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MOSCOW – Among courtiers, courage of conviction is rarely a qualification for the job. It can, however, help in dealing with insults, the occupational hazard that comes with paying court to most sovereigns.

By this standard, Dmitri Kozak, deputy head of President Vladimir Putin’s administration, is no Vauban Le Prestre, Marshal of France at the start of the 18th century. The difference between them I’m coming to. Their similarity is that both tried to change the way in which land and the resources are taxed in a state reduced to poverty by the folly and greed of its leadership.

Vauban was a siege engineer, a military profession that was crucial in the wars of King Louis XIV. Vauban was so good at this that the king decided to promote him to marshal in 1703. What Vauban didn’t reveal until four years later was that, while he had been laying sieges against France’s enemies, he had also been conducting secret research into every form of taxation in the country. From this Vauban produced a book in which he explained how the system had impoverished France’s producers, enriched the privileged few, weakened the army and shorted the king and treasury of what an uncorrupt and equitable system could provide. The book then recommended a new, simpler tax regime, based on encouraging higher yields from production in land and industry.

It isn’t known for certain that King Louis read Vauban’s book, but he left no doubt what he thought of it. He told Vauban to his face that he was a lunatic and a scoundrel. Historians of the time record that lobbying by everyone who derived wealth from the system of tax-farming and privileges Louis had created was so intense, and the king’s reaction so implacable, it led to Vauban’s premature death after a few months. That was in 1707.

At the end of July this year, Kozak made a brief announcement of a proposal as radical, and almost as comprehensive as Vauban’s.

At present, Russian law provides that subsoil resources belong to the state, which grants licenses for their exploitation by competitive tenders. The federal and regional governments share control of the licensing system, while they, along with local governments, tax the proceeds of mining. Once licensed, the resources extracted – oil, gas, minerals, precious metals, gemstones – are the property of the companies that produce them. As everyone realizes, since the collapse of the Soviet system, Russia’s economy and trade depend inordinately on this type of primary production, while the burden of government revenue collection falls elsewhere. The vast profit of mining and oil and gas extraction is stripped from the country, and deposited in safe havens, beyond reach.

Kozak’s proposal calls for amending Russian legislation so that the resources in land remain the property of the state until sold, with mining and producing companies granted concessions by the state on a cost-plus basis. Plainly, this proposal threatens not the new private and corporate ownership of Russian capital, but the flow of income from that capital which the corporate oligarchs consider their preserve.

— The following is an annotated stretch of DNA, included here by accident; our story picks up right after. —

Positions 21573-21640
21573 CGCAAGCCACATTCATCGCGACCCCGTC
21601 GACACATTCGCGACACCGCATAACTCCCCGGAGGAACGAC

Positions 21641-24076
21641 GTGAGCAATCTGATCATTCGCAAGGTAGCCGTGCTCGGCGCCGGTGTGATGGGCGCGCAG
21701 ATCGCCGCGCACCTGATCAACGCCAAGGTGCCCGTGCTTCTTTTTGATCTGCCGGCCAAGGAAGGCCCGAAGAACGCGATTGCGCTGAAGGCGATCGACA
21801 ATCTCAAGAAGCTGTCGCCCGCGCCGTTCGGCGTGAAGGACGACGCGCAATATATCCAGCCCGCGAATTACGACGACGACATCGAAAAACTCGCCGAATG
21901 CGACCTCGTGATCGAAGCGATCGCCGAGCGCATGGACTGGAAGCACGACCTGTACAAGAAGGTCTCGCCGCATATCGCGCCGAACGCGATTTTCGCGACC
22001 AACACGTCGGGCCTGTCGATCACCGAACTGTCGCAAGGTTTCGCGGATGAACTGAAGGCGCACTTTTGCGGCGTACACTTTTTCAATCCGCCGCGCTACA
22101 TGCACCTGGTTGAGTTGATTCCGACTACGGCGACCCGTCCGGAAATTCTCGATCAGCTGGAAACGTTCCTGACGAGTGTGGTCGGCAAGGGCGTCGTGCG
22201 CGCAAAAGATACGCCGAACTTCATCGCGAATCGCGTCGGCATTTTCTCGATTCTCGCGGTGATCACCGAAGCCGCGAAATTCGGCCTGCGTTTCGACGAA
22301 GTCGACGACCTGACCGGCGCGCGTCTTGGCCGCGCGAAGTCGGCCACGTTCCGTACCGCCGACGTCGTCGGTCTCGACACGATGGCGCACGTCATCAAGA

The idea didn’t come from Kozak. One of the strongest critics of the existing license system for miners and oil and gas producers is Vladimir Litvinenko, rector of the St Petersburg Mining Institute. He is an advisor to Putin; he supervised Putin’s doctoral thesis on resource policy in Russia. Litvinenko has said in the past that he favors bringing Russian resource policy into closer alignment with South African, Australian and Canadian standards, and tougher implementation of their use-or-lose requirements. Litvinenko and a group of like-minded academics were behind the proposal Kozak released. They know it isn’t more radical than South Africa’s new mining legislation, which orders an unprecedented transfer of assets to the black population of the country in compensation for their exclusion from the benefits of ownership under exclusive white rule.

Notwithstanding this and other foreign precedents, and apparent backing from Putin’s circle, Kozak’s proposal came under an attack no less than withering than the one Vauban encountered. The oilmen declared the proposal ridiculous, with no chance of acceptance. The miners said it was unconstitutional. If implemented, they chorused, the proposal would destroy the Russian stock market. There were even hints that the proposal was nothing more than Kremlin blackmail to extract financial contributions for the upcoming national election campaigns.

Kozak didn’t defend the proposal, and the government ministries responsible for natural resource policy and taxation declined to announce their interest in evaluating, let alone supporting it.

Encouraged by the Kremlin’s silence, the Russian business press opened its pages to manifestoes from a handful of oil and banking executives, who visited Kozak, and then announced on his behalf that he had changed his mind. Within days, Kozak’s proposal seemed as dead as Vauban’s.

Never in the brief history of modem Russia has such a matter been banished from court with such swiftness and ridicule.

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